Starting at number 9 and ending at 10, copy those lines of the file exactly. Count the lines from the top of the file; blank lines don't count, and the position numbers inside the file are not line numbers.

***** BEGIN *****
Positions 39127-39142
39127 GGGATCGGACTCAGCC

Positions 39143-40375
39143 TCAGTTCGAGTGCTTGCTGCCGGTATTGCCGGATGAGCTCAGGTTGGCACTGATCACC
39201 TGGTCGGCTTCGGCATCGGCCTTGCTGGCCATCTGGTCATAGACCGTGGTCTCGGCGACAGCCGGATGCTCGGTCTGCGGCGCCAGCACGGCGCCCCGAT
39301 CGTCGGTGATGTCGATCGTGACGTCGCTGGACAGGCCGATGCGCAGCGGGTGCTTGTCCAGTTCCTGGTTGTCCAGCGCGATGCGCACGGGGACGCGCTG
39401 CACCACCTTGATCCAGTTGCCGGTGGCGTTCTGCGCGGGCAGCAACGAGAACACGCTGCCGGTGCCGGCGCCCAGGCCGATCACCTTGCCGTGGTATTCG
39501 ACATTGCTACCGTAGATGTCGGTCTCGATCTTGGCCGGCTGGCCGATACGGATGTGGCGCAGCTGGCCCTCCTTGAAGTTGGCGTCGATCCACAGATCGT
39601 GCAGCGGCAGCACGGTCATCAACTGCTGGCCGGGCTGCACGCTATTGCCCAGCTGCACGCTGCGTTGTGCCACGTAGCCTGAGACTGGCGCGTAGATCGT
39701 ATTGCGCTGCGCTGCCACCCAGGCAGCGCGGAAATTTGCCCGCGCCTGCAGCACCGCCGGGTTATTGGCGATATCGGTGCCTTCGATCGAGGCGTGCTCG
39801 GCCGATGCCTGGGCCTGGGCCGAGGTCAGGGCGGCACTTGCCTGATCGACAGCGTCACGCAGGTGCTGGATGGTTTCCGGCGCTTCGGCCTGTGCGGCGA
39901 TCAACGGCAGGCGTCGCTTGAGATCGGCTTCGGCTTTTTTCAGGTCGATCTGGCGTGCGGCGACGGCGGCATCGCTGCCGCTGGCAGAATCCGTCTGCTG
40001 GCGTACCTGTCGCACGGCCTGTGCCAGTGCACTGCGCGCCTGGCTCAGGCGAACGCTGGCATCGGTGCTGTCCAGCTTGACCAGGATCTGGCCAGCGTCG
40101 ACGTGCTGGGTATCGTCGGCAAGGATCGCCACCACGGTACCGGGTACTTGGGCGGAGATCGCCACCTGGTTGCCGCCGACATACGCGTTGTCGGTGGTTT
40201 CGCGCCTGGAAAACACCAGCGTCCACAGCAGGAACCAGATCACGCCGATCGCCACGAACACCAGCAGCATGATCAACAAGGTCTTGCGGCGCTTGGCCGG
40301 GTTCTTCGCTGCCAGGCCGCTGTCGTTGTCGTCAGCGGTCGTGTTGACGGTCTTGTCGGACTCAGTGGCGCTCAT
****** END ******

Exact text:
39601 GCAGCGGCAGCACGGTCATCAACTGCTGGCCGGGCTGCACGCTATTGCCCAGCTGCACGCTGCGTTGTGCCACGTAGCCTGAGACTGGCGCGTAGATCGT
39701 ATTGCGCTGCGCTGCCACCCAGGCAGCGCGGAAATTTGCCCGCGCCTGCAGCACCGCCGGGTTATTGGCGATATCGGTGCCTTCGATCGAGGCGTGCTCG